, , ,

Bill Would Allow Faster Traffic On Rural Highways

Change Would Raise Speed Limit To 70 On Some Roads


Wisconsin’s Department of Transportation says it would likely raise speed limits to 70 mph on rural interstates and some other four-lane highways under a bill introduced at the state Capitol.

The bill would leave it up to the DOT to decide whether to raise the speed limit to 70 mph on individual roads. Assistant Deputy Transportation Secretary Tom Rhatican said the department would likely do just that on many rural interstates and four-lane freeways with interchanges.

Rhatican said at a public hearing that from what he’s seen in other states, 85 percent of drivers won’t drive any faster.

Stay informed on the latest news

Sign up for WPR’s email newsletter.

This field is for validation purposes and should be left unchanged.

“They’re already driving at their comfortable—this 85th percentile—speed,” he said. “And they really don’t change much. You may have the faster folks maybe push the limit. That’s the 15 percent or so, or the handful or so percent.”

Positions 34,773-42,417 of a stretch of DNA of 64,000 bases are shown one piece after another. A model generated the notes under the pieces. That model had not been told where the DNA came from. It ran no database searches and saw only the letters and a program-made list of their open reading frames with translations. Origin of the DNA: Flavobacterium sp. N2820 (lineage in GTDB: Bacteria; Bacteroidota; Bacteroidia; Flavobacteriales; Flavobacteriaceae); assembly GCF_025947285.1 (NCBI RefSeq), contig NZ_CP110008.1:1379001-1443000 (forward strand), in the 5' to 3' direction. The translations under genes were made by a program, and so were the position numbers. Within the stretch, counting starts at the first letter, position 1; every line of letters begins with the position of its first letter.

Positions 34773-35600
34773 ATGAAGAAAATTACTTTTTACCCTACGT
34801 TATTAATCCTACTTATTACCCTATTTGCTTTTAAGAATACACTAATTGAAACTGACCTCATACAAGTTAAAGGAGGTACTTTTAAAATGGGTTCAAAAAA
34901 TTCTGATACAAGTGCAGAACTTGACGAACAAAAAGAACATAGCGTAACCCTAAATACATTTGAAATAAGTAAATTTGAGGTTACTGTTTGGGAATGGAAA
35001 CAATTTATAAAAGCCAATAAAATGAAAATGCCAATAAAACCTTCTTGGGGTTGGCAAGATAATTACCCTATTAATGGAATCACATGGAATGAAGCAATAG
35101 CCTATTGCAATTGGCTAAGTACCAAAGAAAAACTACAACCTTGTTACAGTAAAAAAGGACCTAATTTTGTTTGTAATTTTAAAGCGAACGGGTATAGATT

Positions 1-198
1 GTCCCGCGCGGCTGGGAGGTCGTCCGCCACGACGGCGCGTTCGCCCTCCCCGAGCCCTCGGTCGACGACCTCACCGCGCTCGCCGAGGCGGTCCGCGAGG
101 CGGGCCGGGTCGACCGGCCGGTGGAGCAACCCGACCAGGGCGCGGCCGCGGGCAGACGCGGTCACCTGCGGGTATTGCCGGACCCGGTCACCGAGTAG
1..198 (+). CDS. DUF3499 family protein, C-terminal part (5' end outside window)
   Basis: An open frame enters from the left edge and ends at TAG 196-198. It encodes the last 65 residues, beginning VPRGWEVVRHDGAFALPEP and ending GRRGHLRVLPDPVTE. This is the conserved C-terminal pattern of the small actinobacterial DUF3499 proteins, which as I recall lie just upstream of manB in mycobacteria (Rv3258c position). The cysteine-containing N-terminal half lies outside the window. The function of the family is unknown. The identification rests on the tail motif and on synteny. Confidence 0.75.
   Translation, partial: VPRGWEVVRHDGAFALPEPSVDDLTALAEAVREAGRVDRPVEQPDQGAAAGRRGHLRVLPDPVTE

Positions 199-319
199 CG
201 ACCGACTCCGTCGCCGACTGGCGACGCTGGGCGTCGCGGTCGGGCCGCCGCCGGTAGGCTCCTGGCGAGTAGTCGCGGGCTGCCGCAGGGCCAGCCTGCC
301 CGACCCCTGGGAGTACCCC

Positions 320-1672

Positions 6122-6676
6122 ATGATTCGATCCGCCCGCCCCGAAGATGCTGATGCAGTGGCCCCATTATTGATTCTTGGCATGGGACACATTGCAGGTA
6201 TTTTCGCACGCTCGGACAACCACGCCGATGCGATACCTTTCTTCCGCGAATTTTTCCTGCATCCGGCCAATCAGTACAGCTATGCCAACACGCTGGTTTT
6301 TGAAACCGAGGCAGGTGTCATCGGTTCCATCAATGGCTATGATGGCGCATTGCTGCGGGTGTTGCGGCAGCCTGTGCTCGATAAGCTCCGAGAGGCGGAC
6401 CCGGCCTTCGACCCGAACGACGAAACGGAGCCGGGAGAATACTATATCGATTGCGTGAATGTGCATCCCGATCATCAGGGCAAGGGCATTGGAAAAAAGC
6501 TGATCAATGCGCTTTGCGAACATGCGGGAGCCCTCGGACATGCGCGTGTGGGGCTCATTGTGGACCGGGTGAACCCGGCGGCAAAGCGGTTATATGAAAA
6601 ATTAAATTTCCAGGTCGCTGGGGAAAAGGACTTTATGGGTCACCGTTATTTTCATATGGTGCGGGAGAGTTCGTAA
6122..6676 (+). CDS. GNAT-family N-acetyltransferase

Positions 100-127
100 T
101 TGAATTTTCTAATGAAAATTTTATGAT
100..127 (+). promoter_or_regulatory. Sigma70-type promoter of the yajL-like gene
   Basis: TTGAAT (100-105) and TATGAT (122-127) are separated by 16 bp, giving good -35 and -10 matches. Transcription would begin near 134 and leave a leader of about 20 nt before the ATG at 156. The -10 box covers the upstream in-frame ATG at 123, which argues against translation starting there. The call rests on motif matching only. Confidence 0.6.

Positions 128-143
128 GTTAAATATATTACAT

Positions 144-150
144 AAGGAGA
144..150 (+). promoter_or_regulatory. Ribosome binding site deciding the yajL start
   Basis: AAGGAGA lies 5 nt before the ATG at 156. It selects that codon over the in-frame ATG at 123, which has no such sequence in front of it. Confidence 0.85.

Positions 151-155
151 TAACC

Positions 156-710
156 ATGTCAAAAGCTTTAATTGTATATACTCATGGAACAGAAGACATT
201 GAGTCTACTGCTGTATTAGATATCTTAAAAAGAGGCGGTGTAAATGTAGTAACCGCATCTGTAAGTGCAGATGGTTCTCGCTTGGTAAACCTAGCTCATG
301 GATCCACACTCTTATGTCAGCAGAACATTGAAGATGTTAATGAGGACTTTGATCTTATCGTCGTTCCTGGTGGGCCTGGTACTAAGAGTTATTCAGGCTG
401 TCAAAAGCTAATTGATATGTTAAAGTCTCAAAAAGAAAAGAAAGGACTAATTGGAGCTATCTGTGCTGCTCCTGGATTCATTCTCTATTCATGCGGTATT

“But like me, they should be wondering where the state patrol’s threshold is,” Rhatican added. “You know, do you feel lucky?”

Manitowoc Republican Rep. Paul Tittl, who’s sponsoring the speed limit bill, says everyone’s seen traffic where faster drivers dart in and out of lanes to maneuver around slower vehicles.

“Just as excessive speed can contribute to accidents, so can a variation of speed among vehicles,” he said.

Tittl said raising the speed limit to 70 mph would make sure more people are driving closer to the same speed, and reduce accidents.

Others aren’t so sure. Marshfield Republican Rep. John Spiros said 18-wheelers are simply more dangerous at higher speeds.

“When you take a look at the stopping distance and everything else, it’s much greater the faster you’re going in a truck than it is a car,” he said.

Spiros voted against a similar bill last session. He said he’ll support it this time if it’s amended to let the DOT keep the 65 mph speed limit for commercial trucks.

Tom Rhatican said the DOT, which is officially taking no position on the bill, would not raise the limit on urban interstates or on four-lane highways without interchanges, where other roadways cross.